I went to a silent vigil after an elected official gave me a head’s up that one was planned for his city’s park. Residents were gathering to honor Breonna Taylor, a 26-year-old EMT who police shot–at least eight times–and killed while executing a no-knock warrant at her home in Louisville. Misinformation about her killing proliferated, and the paper in Louisville worked to stem it.

The park in Bellevue was filled with people wearing cloth masks, congregating six feet apart between lawn signs scrawled with the names of Black Americans killed by police: George Floyd. Breonna Taylor. Ahmaud Arbery. Antwon Rose Jr. Philando Castile. Freddie Gray. There were many more.

A group near the sidewalk next to the Ohio River took a knee and everyone else followed.

They knelt for eight minutes and 46 seconds, the amount of time Minneapolis police officer Derek Chauvin knelt on George Floyd’s neck until he stopped breathing, then for a full minute after paramedics arrived, according to a reconstruction of the incident by New York Times. The vigil ended with a prayer and everyone dispersed.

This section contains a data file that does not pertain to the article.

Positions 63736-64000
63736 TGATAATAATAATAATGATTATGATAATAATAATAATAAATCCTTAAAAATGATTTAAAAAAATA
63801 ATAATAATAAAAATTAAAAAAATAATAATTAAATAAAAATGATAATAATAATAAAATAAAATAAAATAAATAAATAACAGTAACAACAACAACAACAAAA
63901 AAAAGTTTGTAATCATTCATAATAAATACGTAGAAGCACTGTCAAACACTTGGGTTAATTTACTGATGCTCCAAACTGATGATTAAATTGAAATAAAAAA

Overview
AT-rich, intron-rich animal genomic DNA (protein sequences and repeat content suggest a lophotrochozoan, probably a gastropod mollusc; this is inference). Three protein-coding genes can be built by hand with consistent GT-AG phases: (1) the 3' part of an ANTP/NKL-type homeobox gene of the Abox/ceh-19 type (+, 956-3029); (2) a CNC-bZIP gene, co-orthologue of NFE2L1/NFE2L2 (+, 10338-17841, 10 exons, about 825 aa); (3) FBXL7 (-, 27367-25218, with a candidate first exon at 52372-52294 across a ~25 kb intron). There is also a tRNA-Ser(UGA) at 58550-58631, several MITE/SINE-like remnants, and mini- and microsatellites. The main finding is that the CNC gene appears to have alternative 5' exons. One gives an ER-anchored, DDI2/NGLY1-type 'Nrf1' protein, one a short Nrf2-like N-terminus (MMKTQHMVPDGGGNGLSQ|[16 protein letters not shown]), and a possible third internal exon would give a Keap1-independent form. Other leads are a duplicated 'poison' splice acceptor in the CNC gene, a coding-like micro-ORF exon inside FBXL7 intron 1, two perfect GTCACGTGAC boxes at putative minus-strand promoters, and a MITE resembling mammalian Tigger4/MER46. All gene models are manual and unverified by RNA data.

As I write, protests continue, a signal that the community is fed up. I keep a pulse on the comments, recognizing similar online discord from previous work in Virginia, Wisconsin, Washington, D.C. and Ohio, but I haven’t seen it last this long before.

As one Black Lives Matter protester said in Newport, “This is the birth of a new America.”

Julia Fair is a government watchdog reporter for The Cincinnati Enquirer. This dispatch is part of a series called “On the Ground” with Report for America, an initiative of The GroundTruth Project. Follow her on Twitter: @JFair_reports.